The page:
Chris Mendez in Git, For Developers

Fixing Git Mistakes

There are a few different ways to fix your mistakes on git and Github so this is not a comprehensive list. This is simply the list of commands I use regularly.

Understanding Pointers

This is the best explanation of Git EVER.
Source


Soft vs Hard Reset

Use --soft if you want to keep your changes.

git reset --soft HEAD^  

Use --hard if you don't care about keeping the changes you made.

git reset --hard HEAD^  

Source


Destroy for Good

If you mess up, you can always use the reflog to find dropped commits.

git fsck --no-reflogs  

Git usually stores deleted commits and branches for 30 days. If you don't want files to last 30 days, then you can force Garbage Collection to clean git by forcing reflog to expire.

git -c gc.reflogExpire=0 -c gc.reflogExpireUnreachable=0 -c gc.pruneExpire=now gc  

Source


Recovering a deleted branch

If you delete a branch and you want to recover it, here's how.

This will provide you with a reference of all the places HEAD has pointed.

git reflog  

Find the commit you want to recover and get its SHA. Then checkout the branch again.

git branch alias_name 7c2xxCOMMITxSHAxxx  

Undo from Github but keep the local files the same

Remove the push from github but leave the local repository intact.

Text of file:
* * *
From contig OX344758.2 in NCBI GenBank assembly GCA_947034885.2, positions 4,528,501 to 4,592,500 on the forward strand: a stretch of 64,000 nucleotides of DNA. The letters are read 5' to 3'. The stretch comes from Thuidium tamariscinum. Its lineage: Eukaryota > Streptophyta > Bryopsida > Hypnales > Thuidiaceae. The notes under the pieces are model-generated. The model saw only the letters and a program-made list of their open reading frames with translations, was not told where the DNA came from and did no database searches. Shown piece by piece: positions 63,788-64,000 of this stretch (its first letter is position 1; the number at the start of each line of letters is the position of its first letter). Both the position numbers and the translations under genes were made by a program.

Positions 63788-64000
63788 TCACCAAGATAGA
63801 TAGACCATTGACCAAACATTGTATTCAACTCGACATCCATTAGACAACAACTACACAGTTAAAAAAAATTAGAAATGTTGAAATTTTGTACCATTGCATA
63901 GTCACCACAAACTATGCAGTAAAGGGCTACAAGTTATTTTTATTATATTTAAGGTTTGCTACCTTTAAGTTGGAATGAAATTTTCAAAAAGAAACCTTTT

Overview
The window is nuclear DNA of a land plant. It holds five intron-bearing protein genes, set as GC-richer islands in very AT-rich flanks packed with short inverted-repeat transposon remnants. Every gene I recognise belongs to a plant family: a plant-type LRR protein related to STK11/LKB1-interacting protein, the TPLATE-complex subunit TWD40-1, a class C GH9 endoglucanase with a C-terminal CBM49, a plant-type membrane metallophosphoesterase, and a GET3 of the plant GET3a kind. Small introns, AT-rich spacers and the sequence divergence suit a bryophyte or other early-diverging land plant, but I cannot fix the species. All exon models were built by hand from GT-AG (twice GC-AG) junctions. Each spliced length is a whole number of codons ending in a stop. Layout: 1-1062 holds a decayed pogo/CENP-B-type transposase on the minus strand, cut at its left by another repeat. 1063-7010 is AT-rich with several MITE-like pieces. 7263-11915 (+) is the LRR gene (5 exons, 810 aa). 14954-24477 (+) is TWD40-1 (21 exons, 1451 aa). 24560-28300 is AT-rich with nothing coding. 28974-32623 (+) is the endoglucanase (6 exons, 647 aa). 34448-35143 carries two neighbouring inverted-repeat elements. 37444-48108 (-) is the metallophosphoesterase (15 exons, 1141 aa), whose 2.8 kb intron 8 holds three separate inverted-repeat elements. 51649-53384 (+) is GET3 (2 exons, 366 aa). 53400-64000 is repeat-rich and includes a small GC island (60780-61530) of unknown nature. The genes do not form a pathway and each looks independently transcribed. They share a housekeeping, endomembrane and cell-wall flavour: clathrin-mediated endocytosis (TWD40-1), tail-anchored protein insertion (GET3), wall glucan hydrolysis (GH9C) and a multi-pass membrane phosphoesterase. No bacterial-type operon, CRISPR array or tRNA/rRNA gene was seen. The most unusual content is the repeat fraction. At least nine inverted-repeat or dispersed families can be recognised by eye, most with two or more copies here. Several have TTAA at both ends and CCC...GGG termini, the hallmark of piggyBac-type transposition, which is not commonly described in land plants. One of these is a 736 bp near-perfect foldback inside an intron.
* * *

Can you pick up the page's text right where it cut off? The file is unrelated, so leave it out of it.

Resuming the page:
git push -f origin HEAD^:master  

Undo a commit and redo

If you accidentally commit, want to undo the commit and keep them unstaged while preserving the files on your disk unchanged, here's how.

Mistakingly commit something.

git commit -m "Something terribly misguided"  

Revert the commit and keep the files unstaged.

git reset HEAD~  
<< edit files as necessary >>  

Make your changes and add the files again.

git add -A  

Commit.

git commit -c ORIG_HEAD  

Source


Hard Reset to Github

This is one of the most destructive ways of undoing your work. Please be careful with these two commands because there may be no way of going back.

LONGHAND

First review which previous commit you want to revert to.

git log  

Paste the hash here

git reset --hard 71c2xxxxxxxxxxxxxxxxxef479  

Publish to Github.

git push --force  

SHORTHAND

This does the same thing as above. The + means -force.

git push origin +71c2xxxxxxxxxxxxxxxxxef479:master  

Renaming Branches

You can rename an existing branch by moving it (-m).

git branch -m existing_name new_name  

Resources